When the St. Johnsbury Academy's March blood drive was delayed due to a blizzard, both the school and the American Red Cross were disappointed. The blood drive is a highlight for the school community as it is a chance for students, faculty, and staff to come together to fulfill a fundamental need. The Red Cross has come to depend on St. Johnsbury Academy as the top-producing school in Vermont. The March drive was rescheduled to May 23, conflicting with many regular donors' spring sports schedules. Expectations were low.
The results of the drive surprised everyone involved. Dave Carmichael of the American Red Cross expressed sentiments shared by all in an email to Paige Crosby:
"What a great blood drive you put on at the Academy on May 23rd! It was wonderful to get to spend the day with you all and to witness, firsthand, your fantastic works! A total of 138 productive units of blood were collected from the 137 people that presented to donate! That's not a typo. You actually had more Double Red Cell donations (14) than you had deferrals, etc., which, altogether, enabled your drive to achieve 99 percent of its 140-unit goal! Congratulations!"
He continued, "Also worth noting was the great turnout of first-time blood donors and 16-year-olds at your blood drive. You had 30 sixteen-year-olds give blood and a total of 42 first-time blood donors! Those are outstanding, if not surprising, results! We have come to expect the best from St. Johnsbury Academy over the years and, time after time, that's just what you have provided!"
Crosby, an Academy guidance counselor and blood drive coordinator, wrote in an email to faculty and staff after the drive, "I wanted to thank you all for the energy and support around today's blood drive. As you know this drive was delayed due to the March blizzard. We were a tad worried about our census due to spring sports. This school and community never cease to amaze us with their generosity and energy. Again, you came through ... We had a record number of first-time donors. The courage and commitment of our students and adults continues to astound us. As the Red Cross folks say, 'this place is like no other.' Our kids, their decorum, their kindness, and their commitment are moving. The relationship between kids and adults is seamless. As someone said to me today, 'this is one tight unit.'"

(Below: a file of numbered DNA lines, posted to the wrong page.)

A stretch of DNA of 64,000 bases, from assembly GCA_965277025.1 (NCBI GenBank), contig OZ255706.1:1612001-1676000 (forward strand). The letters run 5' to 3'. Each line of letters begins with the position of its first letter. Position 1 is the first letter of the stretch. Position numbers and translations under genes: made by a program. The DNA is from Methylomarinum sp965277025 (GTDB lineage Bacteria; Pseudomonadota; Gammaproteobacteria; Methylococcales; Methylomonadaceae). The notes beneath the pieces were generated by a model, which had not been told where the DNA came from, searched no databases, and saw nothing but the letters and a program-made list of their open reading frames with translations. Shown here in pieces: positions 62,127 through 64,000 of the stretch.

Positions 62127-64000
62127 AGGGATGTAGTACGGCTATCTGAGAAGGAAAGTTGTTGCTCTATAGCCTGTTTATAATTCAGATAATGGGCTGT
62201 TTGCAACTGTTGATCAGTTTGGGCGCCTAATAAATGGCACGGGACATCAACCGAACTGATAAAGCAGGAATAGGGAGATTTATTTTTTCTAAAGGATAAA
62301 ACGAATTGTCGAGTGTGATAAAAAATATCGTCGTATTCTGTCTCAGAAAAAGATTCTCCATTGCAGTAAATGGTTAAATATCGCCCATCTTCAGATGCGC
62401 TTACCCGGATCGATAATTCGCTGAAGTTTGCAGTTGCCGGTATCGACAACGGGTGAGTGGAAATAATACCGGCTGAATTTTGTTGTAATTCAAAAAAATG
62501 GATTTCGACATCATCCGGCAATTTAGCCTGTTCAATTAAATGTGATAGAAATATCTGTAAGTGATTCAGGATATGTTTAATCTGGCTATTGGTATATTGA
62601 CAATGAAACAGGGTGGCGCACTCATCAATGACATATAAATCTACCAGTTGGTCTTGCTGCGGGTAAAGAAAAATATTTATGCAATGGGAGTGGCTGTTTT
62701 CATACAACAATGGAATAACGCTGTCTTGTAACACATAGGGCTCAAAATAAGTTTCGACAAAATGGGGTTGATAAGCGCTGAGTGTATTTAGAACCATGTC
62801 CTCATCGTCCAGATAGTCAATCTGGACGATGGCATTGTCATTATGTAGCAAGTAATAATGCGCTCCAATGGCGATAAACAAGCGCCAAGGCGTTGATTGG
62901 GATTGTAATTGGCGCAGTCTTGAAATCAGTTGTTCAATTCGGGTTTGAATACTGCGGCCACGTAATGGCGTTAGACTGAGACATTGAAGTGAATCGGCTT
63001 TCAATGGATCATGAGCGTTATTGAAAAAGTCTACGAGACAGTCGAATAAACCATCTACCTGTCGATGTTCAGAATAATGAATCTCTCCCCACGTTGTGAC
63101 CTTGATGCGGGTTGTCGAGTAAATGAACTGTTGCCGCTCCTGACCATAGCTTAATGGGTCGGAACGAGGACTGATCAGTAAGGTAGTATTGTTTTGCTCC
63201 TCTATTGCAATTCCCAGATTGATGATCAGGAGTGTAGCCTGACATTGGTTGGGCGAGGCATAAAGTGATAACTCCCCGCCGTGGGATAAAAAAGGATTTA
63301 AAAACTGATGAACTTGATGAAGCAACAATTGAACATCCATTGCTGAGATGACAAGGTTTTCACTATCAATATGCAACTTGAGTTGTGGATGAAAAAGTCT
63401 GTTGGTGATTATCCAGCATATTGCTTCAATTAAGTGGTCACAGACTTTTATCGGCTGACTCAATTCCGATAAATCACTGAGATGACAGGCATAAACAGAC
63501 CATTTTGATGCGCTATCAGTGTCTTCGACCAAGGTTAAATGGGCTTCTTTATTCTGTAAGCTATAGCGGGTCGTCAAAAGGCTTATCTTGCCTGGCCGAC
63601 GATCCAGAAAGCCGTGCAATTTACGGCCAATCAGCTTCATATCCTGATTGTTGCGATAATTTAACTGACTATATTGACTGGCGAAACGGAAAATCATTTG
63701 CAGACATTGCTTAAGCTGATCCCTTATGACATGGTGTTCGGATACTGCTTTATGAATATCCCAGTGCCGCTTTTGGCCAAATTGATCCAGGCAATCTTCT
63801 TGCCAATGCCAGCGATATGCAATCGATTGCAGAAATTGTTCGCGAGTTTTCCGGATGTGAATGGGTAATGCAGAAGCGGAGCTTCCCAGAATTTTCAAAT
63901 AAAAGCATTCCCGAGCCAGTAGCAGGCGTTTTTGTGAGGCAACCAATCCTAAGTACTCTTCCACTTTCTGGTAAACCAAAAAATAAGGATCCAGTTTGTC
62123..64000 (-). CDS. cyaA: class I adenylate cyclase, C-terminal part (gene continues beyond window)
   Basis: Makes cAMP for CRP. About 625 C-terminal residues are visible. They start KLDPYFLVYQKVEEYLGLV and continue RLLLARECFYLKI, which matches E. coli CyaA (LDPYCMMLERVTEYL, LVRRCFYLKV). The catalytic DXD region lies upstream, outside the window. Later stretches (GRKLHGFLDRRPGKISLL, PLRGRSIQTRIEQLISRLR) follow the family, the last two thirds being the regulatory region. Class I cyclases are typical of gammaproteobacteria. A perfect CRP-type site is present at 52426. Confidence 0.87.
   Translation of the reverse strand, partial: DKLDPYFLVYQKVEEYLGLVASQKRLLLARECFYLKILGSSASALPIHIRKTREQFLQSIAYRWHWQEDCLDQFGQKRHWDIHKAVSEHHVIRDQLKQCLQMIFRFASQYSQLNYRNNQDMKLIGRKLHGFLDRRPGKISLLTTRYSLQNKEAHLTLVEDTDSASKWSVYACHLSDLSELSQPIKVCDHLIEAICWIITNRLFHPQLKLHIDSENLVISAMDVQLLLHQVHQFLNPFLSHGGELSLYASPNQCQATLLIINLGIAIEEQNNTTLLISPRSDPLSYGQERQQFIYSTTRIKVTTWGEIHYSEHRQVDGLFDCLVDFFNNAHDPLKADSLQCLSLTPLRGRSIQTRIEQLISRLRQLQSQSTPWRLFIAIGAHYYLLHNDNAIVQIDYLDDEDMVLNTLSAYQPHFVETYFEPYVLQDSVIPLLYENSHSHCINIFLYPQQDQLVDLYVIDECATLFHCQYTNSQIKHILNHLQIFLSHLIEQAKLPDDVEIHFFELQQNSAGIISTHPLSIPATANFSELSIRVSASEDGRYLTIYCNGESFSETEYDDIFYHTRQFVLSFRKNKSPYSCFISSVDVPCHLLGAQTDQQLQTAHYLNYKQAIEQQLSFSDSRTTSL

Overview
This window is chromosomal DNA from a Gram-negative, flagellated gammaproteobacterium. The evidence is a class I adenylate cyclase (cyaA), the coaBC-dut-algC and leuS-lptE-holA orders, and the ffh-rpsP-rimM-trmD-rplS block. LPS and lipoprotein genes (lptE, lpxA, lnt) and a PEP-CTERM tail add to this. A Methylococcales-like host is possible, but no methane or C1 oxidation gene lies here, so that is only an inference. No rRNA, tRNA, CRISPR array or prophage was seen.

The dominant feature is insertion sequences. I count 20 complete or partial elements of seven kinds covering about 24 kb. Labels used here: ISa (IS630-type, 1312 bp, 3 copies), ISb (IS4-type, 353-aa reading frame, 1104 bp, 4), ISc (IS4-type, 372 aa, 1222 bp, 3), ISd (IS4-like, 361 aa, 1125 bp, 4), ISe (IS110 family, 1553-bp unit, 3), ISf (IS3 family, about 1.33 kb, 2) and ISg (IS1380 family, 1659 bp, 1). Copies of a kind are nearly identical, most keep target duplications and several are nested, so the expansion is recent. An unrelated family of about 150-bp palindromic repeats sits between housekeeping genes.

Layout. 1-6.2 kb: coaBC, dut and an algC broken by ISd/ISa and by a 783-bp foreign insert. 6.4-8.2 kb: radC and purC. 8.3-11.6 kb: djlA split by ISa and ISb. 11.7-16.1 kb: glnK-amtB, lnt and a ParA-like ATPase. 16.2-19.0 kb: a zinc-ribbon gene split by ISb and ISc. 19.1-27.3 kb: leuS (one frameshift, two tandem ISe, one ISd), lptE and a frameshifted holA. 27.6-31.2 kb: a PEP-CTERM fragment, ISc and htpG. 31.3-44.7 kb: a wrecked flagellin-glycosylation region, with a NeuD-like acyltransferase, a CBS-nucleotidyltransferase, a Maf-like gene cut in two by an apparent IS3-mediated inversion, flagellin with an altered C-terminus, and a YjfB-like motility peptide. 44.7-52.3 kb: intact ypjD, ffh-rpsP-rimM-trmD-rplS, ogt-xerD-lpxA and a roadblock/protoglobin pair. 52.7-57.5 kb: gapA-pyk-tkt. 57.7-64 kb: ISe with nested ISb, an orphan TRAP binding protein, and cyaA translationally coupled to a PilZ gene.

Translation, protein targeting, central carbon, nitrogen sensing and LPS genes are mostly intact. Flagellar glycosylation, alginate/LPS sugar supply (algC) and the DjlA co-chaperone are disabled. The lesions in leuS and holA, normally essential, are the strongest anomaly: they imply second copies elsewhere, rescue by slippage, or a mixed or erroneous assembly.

Notably, this blood drive was the last for Crosby as she will be retiring after the conclusion of the school year. Headmaster Tom Lovett said, "Paige has done a wonderful job in her service to the Red Cross, both in organizing the drive and encouraging students and staff to give blood. We will miss her many talents next year and wish her the very best in retirement."